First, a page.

Tuesday, February 12, 2013

How Much to Order? A Revised EOQ Model

How much to order is an important question in inventory management. The case study introduces us a cost model, to provide an economic approach to determine order side. Economic Order Quantity (EOQ) is a simple and widely used inventory control model. Following are the figure and results from the case study.

Many assumptions have been implicitly made in developing the EOQ formula, and one of the assumptions attracts big interest of me, that is there are no quantity discounts, which means the unit cost holds constant regardless of how many we order. However, it sounds unrealistic to me. In most situations, the more you buy the cheaper price you will get, like the price of coke in supermarket is one for $2 and 12 for $10. The case study indicates the EOQ model could be modified to accommodate discounts, and I am going to try to revise the model with quantity discounts, and help companies to find the optimal lot size, also whether should take the discount price or not.

Now, consider this situation, if the lot size is less thanQ1, the unit cost would be C1
                   If the lot size lies between Q1 and Q2, the unit cost would be C2
So we can summary the total annual cost equation:

Differ from the function in case study, we cannot simply use derivation to find the minimum value. Because of quantity discounts, the cost curve becomes discontinues at point Q=Q*. Based on Figure 1, I draw a new diagram, which clearly shows the correlation between TAC and lot size when we include quantity discounts in the EOQ model.(forgive my unskillful hand drawing. )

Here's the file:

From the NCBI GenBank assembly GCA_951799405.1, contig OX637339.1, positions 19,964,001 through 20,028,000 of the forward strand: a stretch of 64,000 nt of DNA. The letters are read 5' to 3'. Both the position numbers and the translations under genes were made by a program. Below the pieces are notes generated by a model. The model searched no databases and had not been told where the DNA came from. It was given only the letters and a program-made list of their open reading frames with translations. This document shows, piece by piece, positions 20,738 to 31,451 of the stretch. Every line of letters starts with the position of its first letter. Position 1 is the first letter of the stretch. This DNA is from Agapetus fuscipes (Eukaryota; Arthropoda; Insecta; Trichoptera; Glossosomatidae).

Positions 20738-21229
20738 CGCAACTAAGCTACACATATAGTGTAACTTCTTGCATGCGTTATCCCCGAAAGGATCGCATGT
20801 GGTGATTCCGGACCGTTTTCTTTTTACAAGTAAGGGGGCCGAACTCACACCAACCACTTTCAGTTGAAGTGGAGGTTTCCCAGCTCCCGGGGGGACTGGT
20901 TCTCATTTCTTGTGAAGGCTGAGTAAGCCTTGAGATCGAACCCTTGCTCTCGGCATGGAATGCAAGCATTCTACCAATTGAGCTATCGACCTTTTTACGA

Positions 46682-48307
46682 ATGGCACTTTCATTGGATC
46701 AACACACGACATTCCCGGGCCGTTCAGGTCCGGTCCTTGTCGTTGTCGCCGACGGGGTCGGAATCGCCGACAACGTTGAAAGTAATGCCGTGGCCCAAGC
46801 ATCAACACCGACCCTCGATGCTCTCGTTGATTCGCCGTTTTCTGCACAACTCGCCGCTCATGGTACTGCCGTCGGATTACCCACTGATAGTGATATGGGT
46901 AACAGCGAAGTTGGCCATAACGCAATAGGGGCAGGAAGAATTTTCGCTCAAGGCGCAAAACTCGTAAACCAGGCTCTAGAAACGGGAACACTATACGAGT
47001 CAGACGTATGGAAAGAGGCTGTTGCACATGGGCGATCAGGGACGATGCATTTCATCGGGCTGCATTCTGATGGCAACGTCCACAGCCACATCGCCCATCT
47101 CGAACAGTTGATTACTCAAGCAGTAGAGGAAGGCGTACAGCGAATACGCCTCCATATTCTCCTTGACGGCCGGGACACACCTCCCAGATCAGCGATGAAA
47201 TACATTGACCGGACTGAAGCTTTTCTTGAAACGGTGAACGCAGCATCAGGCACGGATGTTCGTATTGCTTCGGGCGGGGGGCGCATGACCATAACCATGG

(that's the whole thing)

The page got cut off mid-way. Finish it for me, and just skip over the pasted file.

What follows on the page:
We can see that, this TAC curve is not smooth anymore, instead, it consist of several smooth curve, which are also part of the TAC curve from the original EOQ model. Thus we can still use the EOQ formula to find the lowest points of every smooth curve contained in the discontinuous TAC curve:
Based on the example from case study, consider ABC Company buys replacement lamp bulbs from the bulb factory, their monthly demand has been forecast as 100 units. The cost of preparing an order is $8, and the unit cost is $35. the bulb factory offers ABC Company a discount according to the quantity they ordered, which is if they order more than 75 units they can get a discount price of $32.5. The inventory holding charge is 12 percent per year of the unit cost.
Thus we have: 

1)         Starting from the lowest price, C1=32.5, the optimal lot size is

2)         We continually look for the optimal lot size of the second lower price, C2=35, which is

3)         Next, we need to compute the Total Annual Cost according

Until now, we only include the traditional economic criteria within the model to control the cost. After controlling the cost, sustainability is the next emerging requirement for a better business practice in supply chain management. In achieving sustainability, what else considerations should we adopt, besides economic criteria?

We only consider single organization in this EOQ model. If considering multiple organizations and analyzing the terms of coordination among supply chain members with those added criteria from above question, what kind of new insights for sustainable supply chain management can we conclude?

[1] Arslan, M. Can, and M. Turkay. EOQ revisited with sustainability considerations. Working paper, Koç University, Istanbul, Turkey. http://home. ku. edu. tr/~ mturkay/pub/EOQ_Sustainability. pdf (retrieved 02-10-2011), 2010.

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